IN the heightened efforts to combat terrorism, Police are planning to monitor the former rebels and ex-convicts
By Simon Masaba
IN the heightened efforts to combat terrorism, Police are planning to monitor the former rebels and ex-convicts.
Police are linking former rebels and ex- convicts to upsurge in high profile crimes.
The plan to monitor the former rebels was revealed by the Police chief, General Kale Kayihura during a media briefing at the closure of the conference attended by East African police chiefs at Serena hotel in Kampala. The conference was held under the theme, "Fighting Terrorism and Organised Crime.”
"We need to track the amnesty beneficiaries down. Where are they?" asked Kayihura. He added that security agencies need to establish or revive a system to monitor former convicts.
"The prison authorities and police initiated a programme to monitor the ex-convicts on what they do when they get back home. To some it has worked," the Prisons spokesperson, Fred Baine told New Vision in an interview.
The chairman Uganda Amnesty Commission Justice Peter Onega could not be reached for comment, however, according to the its website, Amnesty Commission between 2003 and the end of 2008, granted amnesty to 22,930 ex-combatants. By July 2010, the number of applicants was about 25,000, with former Lord's Resistance Army members representing the largest group.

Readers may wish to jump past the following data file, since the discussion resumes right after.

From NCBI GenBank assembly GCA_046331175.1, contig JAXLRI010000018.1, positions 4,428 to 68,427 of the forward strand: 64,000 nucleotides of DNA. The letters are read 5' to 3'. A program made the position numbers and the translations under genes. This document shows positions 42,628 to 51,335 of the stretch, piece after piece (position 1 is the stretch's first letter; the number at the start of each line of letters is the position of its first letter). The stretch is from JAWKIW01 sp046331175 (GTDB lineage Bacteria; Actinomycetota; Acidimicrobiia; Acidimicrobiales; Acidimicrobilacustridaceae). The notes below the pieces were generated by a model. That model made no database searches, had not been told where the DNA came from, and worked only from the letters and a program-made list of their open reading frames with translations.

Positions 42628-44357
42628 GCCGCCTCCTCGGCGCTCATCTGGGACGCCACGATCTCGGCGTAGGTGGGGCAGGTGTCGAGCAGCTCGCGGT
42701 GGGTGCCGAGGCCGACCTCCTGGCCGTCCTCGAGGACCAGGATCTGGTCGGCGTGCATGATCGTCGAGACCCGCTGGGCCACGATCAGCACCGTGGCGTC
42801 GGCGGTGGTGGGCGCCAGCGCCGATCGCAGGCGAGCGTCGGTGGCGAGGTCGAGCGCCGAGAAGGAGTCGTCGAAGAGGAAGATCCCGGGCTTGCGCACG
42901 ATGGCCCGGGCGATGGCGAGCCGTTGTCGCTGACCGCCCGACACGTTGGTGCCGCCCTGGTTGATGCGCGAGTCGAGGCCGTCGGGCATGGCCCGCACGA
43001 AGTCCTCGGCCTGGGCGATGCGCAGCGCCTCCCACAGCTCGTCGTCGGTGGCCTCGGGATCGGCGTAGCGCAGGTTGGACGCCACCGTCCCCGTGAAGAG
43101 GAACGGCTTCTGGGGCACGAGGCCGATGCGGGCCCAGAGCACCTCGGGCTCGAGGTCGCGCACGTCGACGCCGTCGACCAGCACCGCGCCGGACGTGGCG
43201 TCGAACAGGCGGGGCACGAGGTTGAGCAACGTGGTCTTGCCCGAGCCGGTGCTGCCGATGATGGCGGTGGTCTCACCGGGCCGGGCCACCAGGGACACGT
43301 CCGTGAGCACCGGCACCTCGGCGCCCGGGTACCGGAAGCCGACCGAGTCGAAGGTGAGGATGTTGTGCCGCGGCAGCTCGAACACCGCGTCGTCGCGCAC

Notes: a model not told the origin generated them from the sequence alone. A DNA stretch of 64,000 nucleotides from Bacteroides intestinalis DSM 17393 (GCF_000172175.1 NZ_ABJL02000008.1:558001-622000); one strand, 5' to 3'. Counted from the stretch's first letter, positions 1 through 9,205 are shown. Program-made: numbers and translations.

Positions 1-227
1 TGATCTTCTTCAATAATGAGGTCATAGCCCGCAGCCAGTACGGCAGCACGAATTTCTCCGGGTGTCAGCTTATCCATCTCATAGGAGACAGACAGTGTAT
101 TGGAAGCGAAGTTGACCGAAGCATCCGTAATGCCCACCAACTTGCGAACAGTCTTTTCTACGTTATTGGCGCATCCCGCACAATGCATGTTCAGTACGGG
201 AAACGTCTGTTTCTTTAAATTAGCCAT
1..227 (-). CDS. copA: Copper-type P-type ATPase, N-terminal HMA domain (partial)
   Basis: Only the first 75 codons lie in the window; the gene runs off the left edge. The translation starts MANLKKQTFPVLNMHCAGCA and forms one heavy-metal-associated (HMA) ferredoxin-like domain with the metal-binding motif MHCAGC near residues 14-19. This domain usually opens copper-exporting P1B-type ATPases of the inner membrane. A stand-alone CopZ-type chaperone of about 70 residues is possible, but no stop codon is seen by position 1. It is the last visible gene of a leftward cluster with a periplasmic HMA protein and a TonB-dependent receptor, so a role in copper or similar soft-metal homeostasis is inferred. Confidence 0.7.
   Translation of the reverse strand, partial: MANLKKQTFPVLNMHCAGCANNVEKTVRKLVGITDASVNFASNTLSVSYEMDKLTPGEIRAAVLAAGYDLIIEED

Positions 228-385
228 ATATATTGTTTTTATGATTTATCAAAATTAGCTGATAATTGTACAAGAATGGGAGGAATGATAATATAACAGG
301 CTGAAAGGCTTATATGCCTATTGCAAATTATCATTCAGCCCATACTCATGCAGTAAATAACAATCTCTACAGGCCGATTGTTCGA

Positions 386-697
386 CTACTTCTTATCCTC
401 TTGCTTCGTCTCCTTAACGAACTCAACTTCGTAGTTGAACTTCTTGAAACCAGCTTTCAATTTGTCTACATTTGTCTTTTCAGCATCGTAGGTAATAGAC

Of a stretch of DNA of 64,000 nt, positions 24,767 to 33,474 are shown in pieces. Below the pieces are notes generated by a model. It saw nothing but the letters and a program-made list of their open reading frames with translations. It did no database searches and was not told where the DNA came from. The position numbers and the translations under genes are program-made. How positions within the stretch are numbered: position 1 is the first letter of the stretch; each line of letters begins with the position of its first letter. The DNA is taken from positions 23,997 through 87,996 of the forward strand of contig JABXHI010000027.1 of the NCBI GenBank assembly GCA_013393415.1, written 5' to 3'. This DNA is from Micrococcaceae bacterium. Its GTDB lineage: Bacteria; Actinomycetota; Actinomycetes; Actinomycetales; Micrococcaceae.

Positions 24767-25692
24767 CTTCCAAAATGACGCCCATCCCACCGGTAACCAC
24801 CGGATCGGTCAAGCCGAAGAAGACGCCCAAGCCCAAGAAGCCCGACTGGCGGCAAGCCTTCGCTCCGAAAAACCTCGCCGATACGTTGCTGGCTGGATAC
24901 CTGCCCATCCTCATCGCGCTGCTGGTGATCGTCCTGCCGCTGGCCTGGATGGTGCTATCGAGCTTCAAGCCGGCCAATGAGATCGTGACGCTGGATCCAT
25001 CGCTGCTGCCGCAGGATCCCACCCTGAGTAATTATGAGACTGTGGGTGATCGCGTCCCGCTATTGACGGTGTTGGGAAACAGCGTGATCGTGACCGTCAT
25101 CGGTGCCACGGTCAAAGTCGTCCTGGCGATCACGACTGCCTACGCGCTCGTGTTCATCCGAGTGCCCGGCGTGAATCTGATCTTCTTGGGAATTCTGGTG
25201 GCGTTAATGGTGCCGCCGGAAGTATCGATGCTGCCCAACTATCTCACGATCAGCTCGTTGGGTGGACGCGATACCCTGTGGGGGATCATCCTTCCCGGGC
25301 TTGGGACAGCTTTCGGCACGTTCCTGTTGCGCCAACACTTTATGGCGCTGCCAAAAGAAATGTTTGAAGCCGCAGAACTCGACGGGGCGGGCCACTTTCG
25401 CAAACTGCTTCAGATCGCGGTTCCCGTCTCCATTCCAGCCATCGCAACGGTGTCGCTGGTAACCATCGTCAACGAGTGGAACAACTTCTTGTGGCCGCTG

The conference held under the theme, "Fighting Terrorism and Organised Crime”, was attended by police bosses from the region. Photo by Tony Rujuta
The conference was attended by police chiefs or representatives from the republic of Burundi, Kenya, Rwanda, South Sudan, Tanzania and Uganda.
The IGP, South Sudan, Pieng Deng Kuol, condemned the recent terror attack on Garissa University College and expressed condolences to government and people of Kenya.
"The fight against terrorism requires a holistic approach and underscored the need to analyse criminal syndicates in the region," Kuol said.
The International Police (Interpol) chief, Asan Kasingye said the meeting held in the spirit of friendship, cooperation and solidarity adopted a number of resolutions.
It was resolved to develop a watch list of terror suspects and organised crimes that should be regularly shared among member countries, to revive supervision orders to monitor former convicts, to enhance deployment of security personnel at vulnerable and vital installations by engaging and empowering local communities with self-defence tools.
Kasingye said the meeting resolved that the chiefs of police will meet on quarterly basis to review the implementation of the resolutions.
Police to monitor former rebels, ex-convicts